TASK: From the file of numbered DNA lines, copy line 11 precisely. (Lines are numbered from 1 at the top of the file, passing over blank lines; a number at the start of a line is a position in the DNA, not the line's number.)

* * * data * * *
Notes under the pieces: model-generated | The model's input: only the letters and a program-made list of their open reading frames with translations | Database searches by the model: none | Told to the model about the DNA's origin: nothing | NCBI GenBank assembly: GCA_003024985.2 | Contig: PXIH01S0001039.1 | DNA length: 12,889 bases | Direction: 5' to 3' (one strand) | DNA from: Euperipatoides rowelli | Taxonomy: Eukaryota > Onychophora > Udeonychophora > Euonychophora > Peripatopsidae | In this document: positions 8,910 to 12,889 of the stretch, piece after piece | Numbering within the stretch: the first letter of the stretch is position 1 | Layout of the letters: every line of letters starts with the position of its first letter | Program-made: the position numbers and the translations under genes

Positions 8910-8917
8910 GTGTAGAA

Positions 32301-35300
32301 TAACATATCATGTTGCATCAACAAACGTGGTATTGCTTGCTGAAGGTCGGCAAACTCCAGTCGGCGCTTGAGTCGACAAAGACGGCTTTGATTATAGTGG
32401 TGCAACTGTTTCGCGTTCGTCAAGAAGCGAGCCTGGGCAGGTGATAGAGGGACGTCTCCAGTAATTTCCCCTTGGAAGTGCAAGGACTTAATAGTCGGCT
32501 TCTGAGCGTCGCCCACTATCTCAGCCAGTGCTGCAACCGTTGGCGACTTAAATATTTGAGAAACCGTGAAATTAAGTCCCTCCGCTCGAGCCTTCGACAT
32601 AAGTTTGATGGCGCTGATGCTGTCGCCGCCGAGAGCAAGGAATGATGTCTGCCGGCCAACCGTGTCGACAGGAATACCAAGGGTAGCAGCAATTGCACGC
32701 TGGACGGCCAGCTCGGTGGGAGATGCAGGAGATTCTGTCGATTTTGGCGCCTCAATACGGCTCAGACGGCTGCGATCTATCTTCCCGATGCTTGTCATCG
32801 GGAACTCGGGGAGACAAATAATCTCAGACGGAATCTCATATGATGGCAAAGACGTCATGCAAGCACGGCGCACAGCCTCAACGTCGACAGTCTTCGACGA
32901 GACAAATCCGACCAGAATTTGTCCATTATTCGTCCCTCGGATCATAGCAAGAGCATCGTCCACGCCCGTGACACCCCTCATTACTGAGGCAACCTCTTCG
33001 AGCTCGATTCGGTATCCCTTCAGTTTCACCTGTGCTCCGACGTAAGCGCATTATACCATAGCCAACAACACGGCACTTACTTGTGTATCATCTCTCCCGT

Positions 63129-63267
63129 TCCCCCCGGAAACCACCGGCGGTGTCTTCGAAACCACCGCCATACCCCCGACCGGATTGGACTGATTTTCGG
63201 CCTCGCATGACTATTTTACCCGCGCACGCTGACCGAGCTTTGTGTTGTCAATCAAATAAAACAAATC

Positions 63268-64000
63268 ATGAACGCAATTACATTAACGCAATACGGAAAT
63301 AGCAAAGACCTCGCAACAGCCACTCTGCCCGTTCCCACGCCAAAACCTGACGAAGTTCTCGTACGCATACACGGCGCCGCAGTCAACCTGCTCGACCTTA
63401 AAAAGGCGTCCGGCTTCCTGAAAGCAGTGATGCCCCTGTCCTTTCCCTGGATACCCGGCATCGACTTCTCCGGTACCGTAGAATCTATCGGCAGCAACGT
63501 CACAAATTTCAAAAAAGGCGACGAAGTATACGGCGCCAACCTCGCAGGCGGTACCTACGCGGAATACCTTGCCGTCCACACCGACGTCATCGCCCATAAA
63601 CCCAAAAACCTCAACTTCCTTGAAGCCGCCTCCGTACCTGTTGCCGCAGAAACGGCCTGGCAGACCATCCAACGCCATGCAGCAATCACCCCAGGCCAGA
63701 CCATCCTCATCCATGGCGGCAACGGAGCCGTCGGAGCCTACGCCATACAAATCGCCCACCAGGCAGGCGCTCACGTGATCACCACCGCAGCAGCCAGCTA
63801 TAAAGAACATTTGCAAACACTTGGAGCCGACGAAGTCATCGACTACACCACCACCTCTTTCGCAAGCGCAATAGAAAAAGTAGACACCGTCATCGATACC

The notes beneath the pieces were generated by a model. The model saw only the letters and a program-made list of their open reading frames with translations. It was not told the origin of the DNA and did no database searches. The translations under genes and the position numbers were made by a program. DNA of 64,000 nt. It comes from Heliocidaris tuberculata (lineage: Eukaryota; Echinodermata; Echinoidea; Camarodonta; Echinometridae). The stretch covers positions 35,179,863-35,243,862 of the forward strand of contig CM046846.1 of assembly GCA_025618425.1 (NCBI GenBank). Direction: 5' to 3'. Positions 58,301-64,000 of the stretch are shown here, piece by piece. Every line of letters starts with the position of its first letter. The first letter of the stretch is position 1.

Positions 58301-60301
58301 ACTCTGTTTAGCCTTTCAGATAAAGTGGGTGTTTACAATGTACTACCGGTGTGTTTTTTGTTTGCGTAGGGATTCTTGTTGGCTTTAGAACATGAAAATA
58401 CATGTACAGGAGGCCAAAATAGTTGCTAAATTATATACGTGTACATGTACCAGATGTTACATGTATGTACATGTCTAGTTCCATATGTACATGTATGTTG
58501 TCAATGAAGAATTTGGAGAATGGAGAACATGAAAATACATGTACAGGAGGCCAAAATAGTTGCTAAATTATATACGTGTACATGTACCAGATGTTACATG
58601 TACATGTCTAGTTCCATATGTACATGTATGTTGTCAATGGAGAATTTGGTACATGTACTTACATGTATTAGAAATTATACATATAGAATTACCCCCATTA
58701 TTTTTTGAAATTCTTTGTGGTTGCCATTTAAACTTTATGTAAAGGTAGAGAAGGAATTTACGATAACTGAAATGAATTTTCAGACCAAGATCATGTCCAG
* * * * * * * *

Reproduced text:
32901 GACAAATCCGACCAGAATTTGTCCATTATTCGTCCCTCGGATCATAGCAAGAGCATCGTCCACGCCCGTGACACCCCTCATTACTGAGGCAACCTCTTCG